Riots: Rightful rage or counter-productive?
Some of your analysis of the riots across Britain (Socialist Worker, 13 August) is true. Young people have no hope, and have been brought up in a culture valuing commercialism above all else.
Your analysis is better than the rubbish coming from the government, but don’t excuse the looting and violence by young people.
Sue Herbert, by email
Tottenham’s uprising after the killing of Mark Duggan is a serious warning to the police, government and the local authority.
First, the collective memory does not forget our own history of police killings.
Cynthia Jarrett’s death started the Broadwater Farm fightback against police harassment in 1985. Then there was the stitch-up that saw Winston Silcott imprisoned for 18 years.
Nor will we forget the years that Roger Sylvester’s family went through, failing to get an answer as to why their son had been killed after policemen jumped on him outside his house.
David Lammy MP should not forget that all the peaceful action that took place to get answers to Rogers’s death, including a 1,000- strong march, got no satisfactory explanation.
Secondly, go through Tottenham on any given day and those being stopped by the police will be young black men. They don’t forget!
Thirdly, Tottenham is very poor. The cuts are hitting us hard and there is mass unemployment among young people. Government cuts in youth funding and the Education Maintenance Allowance leave many with little hope. And, the cuts have yet to really bite.
The tragedy is that our own community gets trashed to make our rulers sit up and take notice—but do they listen? If they don’t they will be seeing a lot more uprisings, and sooner than they think if we are expected to continue paying for their crisis.
Alan Watts, North London
in August 1965, Martin Luther King visited the Watts district of Los Angeles, California, after a riot sparked by police brutality and racism.
The riots had consumed a thousand buildings in the locality and resulted in damages estimated at $40 million. King was surveying the damage when he met a group of young men claiming victory. He was astonished.
“How can you say you won when 34 Negroes are dead, your community is destroyed and the whites are using the riots as an excuse for inaction?” he asked them.
“We won because we made them pay attention to us,” they answered.
King went away with a new insight into urban insurrection. From that point on he called riots “the language of the unheard”.
I recalled that when reading the establishment’s reactions to the recent riots.
People don’t think they can get justice from any quarter in this country any more. They don’t think anyone is listening to them. And they have responded in the language of the unheard.
Sasha Simic, East London
You are right to point out the reasons why people are angry—and that their “greed” is small beer compared to that of MPs and bankers.
But your uncritical attitude is simply wrong. People who set fire to buildings where people live are turning against their own kind in mindless brutality. Many of the looted shops belong to small shopkeepers—who have now rightly organised to defend themselves.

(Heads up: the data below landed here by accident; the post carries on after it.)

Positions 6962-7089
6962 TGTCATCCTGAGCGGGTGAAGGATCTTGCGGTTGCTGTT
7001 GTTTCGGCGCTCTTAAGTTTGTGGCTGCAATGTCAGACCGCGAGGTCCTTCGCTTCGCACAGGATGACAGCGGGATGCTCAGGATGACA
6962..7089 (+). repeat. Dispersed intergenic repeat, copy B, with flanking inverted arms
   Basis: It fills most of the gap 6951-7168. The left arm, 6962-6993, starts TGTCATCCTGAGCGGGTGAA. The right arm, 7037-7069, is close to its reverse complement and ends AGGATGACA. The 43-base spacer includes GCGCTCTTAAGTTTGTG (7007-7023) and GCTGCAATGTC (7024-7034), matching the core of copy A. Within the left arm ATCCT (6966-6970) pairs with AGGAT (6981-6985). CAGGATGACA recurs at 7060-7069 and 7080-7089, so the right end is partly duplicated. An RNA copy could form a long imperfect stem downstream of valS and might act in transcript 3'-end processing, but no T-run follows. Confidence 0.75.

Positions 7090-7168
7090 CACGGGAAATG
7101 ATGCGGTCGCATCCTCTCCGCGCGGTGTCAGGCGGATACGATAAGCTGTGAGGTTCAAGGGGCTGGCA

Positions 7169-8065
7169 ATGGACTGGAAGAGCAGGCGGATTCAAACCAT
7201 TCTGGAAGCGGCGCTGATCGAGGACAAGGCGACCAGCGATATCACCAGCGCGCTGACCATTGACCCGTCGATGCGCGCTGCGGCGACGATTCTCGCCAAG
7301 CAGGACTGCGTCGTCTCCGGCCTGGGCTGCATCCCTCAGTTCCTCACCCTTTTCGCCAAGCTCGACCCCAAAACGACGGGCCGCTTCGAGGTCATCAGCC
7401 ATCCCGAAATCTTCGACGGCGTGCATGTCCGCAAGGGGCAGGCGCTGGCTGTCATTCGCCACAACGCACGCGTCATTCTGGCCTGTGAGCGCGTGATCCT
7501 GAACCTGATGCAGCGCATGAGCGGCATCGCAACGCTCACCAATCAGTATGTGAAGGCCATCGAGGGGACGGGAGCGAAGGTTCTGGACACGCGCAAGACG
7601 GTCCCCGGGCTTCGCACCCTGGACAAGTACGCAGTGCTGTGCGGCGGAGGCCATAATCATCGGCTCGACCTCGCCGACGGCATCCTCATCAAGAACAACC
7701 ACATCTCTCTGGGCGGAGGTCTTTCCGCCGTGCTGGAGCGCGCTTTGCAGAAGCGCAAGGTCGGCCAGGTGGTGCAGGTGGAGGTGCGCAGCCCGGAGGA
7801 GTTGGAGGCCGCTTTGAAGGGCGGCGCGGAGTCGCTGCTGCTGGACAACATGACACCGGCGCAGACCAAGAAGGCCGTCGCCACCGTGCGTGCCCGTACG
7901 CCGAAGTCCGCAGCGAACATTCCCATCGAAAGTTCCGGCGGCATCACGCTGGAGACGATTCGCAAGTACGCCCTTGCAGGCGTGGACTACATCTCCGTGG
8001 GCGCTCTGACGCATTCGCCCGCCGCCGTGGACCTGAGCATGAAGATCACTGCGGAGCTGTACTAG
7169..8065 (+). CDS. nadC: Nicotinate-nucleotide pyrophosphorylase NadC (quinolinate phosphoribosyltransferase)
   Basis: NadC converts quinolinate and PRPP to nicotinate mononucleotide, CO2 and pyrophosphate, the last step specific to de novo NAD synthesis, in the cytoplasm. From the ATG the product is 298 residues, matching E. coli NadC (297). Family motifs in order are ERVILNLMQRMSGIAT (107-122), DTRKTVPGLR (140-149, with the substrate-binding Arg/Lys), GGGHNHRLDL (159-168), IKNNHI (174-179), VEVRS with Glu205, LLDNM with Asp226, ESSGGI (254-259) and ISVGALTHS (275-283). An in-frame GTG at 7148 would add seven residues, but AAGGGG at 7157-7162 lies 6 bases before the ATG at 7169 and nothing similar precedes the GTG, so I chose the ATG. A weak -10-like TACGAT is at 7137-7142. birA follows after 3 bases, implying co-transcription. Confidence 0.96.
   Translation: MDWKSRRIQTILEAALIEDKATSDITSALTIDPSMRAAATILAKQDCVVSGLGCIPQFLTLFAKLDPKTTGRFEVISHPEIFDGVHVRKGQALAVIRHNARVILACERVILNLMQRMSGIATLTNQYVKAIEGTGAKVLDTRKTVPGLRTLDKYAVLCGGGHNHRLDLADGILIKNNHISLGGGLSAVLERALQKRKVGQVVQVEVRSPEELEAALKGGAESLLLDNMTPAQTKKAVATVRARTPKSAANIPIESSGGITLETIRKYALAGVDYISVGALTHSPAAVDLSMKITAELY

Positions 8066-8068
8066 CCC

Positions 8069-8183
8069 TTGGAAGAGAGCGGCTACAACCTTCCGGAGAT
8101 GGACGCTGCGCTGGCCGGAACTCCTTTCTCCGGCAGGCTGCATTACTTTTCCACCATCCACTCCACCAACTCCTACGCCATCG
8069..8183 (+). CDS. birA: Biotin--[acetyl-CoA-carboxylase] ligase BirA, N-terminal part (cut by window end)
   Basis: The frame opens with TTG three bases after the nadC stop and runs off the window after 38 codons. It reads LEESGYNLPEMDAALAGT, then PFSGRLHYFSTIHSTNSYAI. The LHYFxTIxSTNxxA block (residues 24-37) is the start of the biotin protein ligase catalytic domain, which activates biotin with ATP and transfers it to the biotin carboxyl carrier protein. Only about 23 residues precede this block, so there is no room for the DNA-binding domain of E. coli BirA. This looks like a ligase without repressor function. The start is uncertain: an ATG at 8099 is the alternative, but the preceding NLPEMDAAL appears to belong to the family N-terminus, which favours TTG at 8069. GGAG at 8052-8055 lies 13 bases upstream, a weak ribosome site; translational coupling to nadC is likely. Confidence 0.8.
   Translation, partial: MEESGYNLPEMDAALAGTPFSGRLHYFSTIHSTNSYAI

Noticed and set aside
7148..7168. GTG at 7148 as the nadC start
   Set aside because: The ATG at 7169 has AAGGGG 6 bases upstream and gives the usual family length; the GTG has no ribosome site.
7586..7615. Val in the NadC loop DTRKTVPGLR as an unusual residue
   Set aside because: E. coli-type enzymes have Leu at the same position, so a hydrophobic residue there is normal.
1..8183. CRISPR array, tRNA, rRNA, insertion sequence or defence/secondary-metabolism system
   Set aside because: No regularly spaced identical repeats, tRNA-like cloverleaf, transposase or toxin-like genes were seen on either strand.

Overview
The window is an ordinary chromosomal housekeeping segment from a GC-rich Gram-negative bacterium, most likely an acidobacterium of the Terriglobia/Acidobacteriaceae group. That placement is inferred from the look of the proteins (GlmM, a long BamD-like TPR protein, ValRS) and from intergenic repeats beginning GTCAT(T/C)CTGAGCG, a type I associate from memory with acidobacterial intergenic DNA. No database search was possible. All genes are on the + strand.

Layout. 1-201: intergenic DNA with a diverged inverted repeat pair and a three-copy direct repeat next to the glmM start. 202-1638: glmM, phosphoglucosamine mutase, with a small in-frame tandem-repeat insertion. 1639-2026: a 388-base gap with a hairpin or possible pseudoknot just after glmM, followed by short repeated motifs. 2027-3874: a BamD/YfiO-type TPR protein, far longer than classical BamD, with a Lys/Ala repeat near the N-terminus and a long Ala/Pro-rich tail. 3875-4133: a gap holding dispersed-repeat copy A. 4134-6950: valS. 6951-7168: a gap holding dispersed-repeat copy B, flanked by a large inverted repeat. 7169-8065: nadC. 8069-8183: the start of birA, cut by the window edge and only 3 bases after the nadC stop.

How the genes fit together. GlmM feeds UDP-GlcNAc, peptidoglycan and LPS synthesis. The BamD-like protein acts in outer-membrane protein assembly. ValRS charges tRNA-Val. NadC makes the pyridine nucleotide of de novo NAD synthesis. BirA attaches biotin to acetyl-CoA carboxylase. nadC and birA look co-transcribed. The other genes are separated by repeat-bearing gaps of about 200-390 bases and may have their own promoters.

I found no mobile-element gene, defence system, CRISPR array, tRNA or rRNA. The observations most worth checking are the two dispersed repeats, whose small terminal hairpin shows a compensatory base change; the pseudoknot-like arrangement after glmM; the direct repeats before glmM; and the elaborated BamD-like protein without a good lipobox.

None of my workmates feel inspired by what is happening—instead people feel scared. The looting has been counter-productive.
Instead of the spotlight being on police for their killing of Mark Duggan, the main criticism is that there are not enough of them.
It is likely that the police budget will be increased—which can only mean further cuts for health and education. These looters are as alienated, and as effective, as people who piss in the lift of their own council block.
Annie Nehmad, by email
Why do we expect higher moral standards from individuals than from businesses and governments? I hate seeing the destruction and looting of things that people have worked all their lives for.
Cowboy companies are queuing up to loot profitable parts of the NHS. The last government used violence to destroy the infrastructure of Iraq so it could loot that country for oil.
And tax-dodging companies are looting this country with impunity.
The example that’s being set is that it’s OK to be opportunistic and greedy in disregard of the law if you are rich and powerful. When these kids have a brief taste of power, why are we surprised that they follow the despicable example of politicians and their cronies?
Michael Coulston, South London
The youth have had enough. There is no future and they know it. The so-called justice system will make an example of them.
Power to the people. Rise up, for all you have to lose is your chains.
Kevin Flanagan, by email
Slogan is a danger to us all
Well done to Kieran Crowe, (Socialist Worker, 6 August) for marching in support of Bombardier workers in Derby, and highlighting the disgusting attitude of former Unite union leader, Tony Woodley.
In his speech at the final rally Woodley called for “British jobs for British workers”.
Don’t these union leaders realise the dangerous avenue they are going down with that slogan?